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It's been a hectic few weeks in my own private JDLand, so apologies for how scarce new content has been in these parts. I hope to get back in the saddle in coming days, but until then, here's a new post for commenting to continue on.
(The photo is of Lough Tay, in County Wicklow, Ireland, part of the trip to Dublin and environs that Mr. JDLand and I snuck in last week thanks to an opening in the calendar. I thought this vista might provide some peace and calming on the morning after last night.)
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I have been scarce around these parts of late, thanks mainly to the lack of any real big news to pass along.
However, while sometimes when these doldrums hit I redouble my efforts to dig to find something to post, I will now admit that I have been distracted for a few weeks as unfortunately Mr. JDLand (aka @theslot) is in the midst of what he described today as a "medical adventure."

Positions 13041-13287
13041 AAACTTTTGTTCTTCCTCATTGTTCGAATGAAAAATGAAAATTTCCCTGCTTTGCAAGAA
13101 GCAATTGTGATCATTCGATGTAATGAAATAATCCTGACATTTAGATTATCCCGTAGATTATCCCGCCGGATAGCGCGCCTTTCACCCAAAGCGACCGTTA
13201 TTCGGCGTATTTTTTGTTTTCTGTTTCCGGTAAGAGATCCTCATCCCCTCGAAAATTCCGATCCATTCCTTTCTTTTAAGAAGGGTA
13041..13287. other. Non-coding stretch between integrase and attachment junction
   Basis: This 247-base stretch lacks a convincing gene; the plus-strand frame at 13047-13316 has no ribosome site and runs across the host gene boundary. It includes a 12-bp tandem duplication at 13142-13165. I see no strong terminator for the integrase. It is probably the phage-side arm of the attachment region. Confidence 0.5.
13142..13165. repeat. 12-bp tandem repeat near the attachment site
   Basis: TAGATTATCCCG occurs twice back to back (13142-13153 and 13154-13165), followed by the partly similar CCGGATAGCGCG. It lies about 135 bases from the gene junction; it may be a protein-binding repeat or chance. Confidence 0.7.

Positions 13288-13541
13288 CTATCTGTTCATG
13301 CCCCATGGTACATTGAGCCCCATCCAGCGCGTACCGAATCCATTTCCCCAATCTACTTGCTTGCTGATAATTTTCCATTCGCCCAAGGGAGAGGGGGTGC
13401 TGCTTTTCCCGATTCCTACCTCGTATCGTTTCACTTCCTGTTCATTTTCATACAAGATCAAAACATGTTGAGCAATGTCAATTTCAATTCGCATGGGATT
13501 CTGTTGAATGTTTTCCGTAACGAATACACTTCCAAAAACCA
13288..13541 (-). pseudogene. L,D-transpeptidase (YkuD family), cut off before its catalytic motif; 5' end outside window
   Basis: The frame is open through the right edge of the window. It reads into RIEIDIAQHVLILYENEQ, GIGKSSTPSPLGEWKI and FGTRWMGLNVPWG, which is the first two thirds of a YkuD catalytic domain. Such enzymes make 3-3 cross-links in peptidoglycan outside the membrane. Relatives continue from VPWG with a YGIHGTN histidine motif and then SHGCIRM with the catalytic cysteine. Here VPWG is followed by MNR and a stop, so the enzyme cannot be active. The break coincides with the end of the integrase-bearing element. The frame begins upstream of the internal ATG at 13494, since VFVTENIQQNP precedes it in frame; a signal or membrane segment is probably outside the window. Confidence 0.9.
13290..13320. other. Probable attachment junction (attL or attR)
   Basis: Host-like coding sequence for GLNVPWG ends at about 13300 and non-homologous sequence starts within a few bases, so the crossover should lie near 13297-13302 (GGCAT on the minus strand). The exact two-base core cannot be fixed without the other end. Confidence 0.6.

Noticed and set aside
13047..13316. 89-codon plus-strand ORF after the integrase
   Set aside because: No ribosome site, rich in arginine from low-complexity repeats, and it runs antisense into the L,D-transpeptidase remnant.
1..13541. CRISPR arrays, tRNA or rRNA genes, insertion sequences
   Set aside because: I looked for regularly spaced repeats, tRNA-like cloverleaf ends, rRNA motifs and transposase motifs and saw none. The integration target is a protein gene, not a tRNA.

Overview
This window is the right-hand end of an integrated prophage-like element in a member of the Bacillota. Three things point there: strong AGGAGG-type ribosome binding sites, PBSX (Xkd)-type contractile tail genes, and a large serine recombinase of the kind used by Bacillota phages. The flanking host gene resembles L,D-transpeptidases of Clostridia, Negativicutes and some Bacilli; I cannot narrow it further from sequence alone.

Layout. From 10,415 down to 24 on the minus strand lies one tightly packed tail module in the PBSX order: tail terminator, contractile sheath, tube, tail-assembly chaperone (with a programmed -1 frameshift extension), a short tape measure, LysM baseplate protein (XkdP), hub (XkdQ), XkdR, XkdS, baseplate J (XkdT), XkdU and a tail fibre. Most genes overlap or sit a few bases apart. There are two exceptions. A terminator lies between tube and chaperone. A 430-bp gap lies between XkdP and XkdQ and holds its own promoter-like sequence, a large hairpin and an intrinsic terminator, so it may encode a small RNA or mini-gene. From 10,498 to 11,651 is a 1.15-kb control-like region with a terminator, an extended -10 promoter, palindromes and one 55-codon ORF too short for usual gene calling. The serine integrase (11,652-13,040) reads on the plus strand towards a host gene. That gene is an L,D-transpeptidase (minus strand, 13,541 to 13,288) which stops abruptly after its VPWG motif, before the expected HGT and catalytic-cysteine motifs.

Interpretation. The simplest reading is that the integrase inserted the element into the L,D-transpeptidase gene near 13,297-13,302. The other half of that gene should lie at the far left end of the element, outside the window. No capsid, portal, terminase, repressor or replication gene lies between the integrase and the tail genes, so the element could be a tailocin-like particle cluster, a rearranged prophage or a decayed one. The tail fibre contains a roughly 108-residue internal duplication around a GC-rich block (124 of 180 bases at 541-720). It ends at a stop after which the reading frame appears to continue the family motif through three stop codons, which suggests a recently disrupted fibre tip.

My mind and my heart and my soul are most decidedly elsewhere, and so while if the stars align for me to find some time to post items as they come along I will, but I am not expecting to give JDLand my all in the near future.
Feel free to continue to discuss news and events of the neighborhood here in the comments, and hopefully I'll be around from time to time with "milestone" updates (new restaurant/retail announcements, starts of construction, openings, etc.).
And keep Bill in your thoughts, pretty please.
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There's no good "art" to go with any of these tidbits, so instead I present to you the northwest corner of Half and N, SE, taken May 4, 2003, which now looks like this and will someday look like this.
* HAMBURGLARY: Fresh on the news of its pending demise, the McDonald's at South Capitol and I was robbed early Saturday morning, with the three suspects jumping through the drive-through window to get to the cash. And here's MPD's Persons of Interest video. (WaPo, MPD)